Up until recently, birthdays and the holidays have been stressful for us, with gifts and duplicate gifts quickly filling every cabinet, drawer, closet, nook and cranny of our tiny home. It goes without saying that our friends’ and families’ generosity has been incredible, and we’re so grateful! But we were literally tripping over all of it.
This year, I had a little “stuff freakout” before Christmas. The thought of more of it nearly broke my brain. But telling people “no gifts” doesn’t really work; they get sad. So instead, Kelly and I sat down to develop a wish list to facilitate space-sensitive and smart gift giving.
At first, we were nervous about it coming across as ungrateful or even greedy, but everyone loved it, and was totally on board with getting her physically small things or even experiences! It saved our friends and families time, and there were no more duplicates. Plus, everything was either something she really wanted or needed–which, in the end, saved our family money. Emma’s eyes lit up when she opened the presents, which made the gift-givers super happy, too!
I highly recommend Amazon Wish Lists. They make things very easy!
I should also mention another incredible gift idea: Brightstart, the 529 College Savings Plan website, which makes it easy for donors to contribute to kid’s college savings plans. No, it doesn’t make for an exciting Christmas morning, but I promise the kids will appreciate it down the road, and it’ll help your family financially. Though attaching something little–like a book–makes it so they have something fun to open! (Read Kelly’s college savings post here).
7. KonMari the toys and unneeded stuff
And you thought you’d found the one Marie Kondo-less blog post on the internet. But hear me out! Emma had so many toys that she couldn’t even play with them anymore. We found ourselves actually buying her new toys because she couldn’t open her toy cabinet due to “toy overload.” So we went in as a family, and thoughtfully donated every toy that didn’t bring Emma joy. It was one of the best parenting moves we’ve ever made and Emma was too cute picking out her little toys to be donated to the less fortunate. Now Emma plays with her favorites all the time and our rate of new toy purchases is way down. Everybody won and we’re all happier!
Similarly, we sold a lot of the pricier, more valuable baby gear. Yes, we have another baby on the way, but we realized that there was a lot of stuff laying around that we didn’t even use when Emma was a newborn. I think we simply know what we’ll actually need with Baby #2, so we were able to get rid of the excess! To sell, we primarily used Craigslist and eBay.
8. Buy generic
If you’re this deep into a “How to Save Money” blog post, I’m hoping you’ve already bought into the whole generic revolution, but I really can’t stress this enough. With few exceptions, Kelly and I run a mostly generic household, and it might be the single best piece of money saving advice I could ever offer. Whether it’s your grocery store’s in-house bottom shelf cereal or it’s a trip to Aldi or Trader Joes which almost exclusively sell generics, even the fussiest toddler (or wife) can’t tell the difference. Just put everything in those clear food storage containers and you’re good.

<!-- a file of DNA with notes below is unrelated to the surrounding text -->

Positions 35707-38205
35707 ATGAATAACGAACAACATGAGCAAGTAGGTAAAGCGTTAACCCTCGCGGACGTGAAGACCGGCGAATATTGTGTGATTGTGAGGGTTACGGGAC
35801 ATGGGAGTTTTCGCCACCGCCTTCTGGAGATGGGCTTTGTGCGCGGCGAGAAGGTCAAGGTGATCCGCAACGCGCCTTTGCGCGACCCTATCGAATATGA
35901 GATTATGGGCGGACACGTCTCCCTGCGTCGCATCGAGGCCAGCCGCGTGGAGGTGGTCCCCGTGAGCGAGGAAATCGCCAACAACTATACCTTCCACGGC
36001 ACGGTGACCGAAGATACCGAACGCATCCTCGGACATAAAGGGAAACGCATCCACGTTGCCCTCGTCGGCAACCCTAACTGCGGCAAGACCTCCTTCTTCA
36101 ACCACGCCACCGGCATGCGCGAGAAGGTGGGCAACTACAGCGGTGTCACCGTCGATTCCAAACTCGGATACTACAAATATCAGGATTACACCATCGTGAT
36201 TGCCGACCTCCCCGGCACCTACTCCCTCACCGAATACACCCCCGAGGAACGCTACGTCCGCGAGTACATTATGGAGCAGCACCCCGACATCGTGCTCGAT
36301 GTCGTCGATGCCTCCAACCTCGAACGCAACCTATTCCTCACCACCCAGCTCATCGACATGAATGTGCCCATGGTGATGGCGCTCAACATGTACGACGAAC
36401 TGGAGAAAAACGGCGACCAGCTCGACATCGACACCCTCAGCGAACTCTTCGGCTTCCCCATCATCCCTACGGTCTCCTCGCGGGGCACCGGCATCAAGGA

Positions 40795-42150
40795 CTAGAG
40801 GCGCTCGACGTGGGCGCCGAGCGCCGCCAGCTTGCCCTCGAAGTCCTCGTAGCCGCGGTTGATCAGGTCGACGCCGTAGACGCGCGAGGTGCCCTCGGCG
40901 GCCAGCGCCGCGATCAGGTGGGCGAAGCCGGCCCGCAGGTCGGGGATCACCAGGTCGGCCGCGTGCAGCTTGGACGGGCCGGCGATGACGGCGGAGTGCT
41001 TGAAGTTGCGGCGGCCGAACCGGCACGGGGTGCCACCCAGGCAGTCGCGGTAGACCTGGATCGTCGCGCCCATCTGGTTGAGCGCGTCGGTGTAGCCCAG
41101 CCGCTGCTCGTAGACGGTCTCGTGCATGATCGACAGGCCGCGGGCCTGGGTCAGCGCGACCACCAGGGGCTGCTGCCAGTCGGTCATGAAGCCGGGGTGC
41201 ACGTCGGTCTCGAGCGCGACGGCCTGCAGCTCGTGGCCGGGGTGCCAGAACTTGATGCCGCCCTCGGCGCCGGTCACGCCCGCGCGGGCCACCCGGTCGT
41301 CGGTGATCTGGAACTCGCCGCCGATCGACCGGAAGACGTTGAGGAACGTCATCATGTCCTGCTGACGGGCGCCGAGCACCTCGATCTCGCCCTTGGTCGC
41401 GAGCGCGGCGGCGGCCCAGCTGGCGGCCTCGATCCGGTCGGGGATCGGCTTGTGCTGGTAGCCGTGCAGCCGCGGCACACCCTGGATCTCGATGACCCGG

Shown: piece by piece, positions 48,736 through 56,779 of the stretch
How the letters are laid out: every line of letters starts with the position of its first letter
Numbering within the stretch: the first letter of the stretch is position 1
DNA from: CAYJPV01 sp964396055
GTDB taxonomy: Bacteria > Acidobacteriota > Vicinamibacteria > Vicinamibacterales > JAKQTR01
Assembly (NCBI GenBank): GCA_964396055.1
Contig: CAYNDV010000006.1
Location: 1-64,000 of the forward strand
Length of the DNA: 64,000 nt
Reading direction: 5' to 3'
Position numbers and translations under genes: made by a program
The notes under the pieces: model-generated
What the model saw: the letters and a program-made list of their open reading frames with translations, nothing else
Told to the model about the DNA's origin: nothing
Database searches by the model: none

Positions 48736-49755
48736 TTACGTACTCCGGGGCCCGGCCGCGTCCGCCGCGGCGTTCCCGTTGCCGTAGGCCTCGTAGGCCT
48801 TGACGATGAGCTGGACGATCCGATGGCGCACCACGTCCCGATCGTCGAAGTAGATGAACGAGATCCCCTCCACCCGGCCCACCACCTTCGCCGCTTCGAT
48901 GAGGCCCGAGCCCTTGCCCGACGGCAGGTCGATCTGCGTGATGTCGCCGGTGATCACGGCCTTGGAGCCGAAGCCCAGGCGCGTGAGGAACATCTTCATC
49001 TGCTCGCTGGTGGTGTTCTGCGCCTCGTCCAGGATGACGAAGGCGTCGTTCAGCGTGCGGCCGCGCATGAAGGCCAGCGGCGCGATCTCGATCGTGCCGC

9. Don’t skimp on quality
Kelly lives her life by this creed and it’s both the worst and the best. Spending money to save money just shorts out my circuits… but now that I’m a million years old and I’ve started to reap the rewards of Kelly’s quality purchases all those years ago, I’m starting to see where she’s coming from.
An example: After our basement flooded we spent nearly all our money getting it rebuilt. After the renovation, the last thing in the world I wanted to do was buy expensive furniture. But Kelly convinced me that if we bought a proper, solid wood set instead of cheaping out, we’d never need to replace it… and we haven’t. My drawers still work. No metal pieces randomly fall off them in the middle of the night. It’s great.
The point is that if you’re able to, sometimes buying a quality item could be the cheapest move. Ugh, it’s so annoying how right Kelly is sometimes.
10. Take advantage of your town or city’s free activities
There’s no wonder why “The best things in life are free” is such a cliche. I mean, it’s true! And if you live in a city like we live in, there are literally hundreds of fun and free activities to choose from each and every week. I’m talkin’ about free admission night at museums, public plays and art activations. Aiming for a free family activity is a great way to push your boundaries and experience unique things that are outside your wheelhouse.
If you live in Chicago, then you’re in luck. A random Reddit user named _Guiness put together a full calendar of the best free activities for the entire year. From street fairs to fireworks displays, he’s got it all. Now, of course, the calendar slows down a bit in the winter while everyone hides indoors, but when the weather warms up, I use it like a bible. You can install the calendar to your Apple Calendar or Google Calendar or whatever, and it updates all the time. Pretty great.
Parent or not, do you have any good tips for saving money? Let us know in the comments below!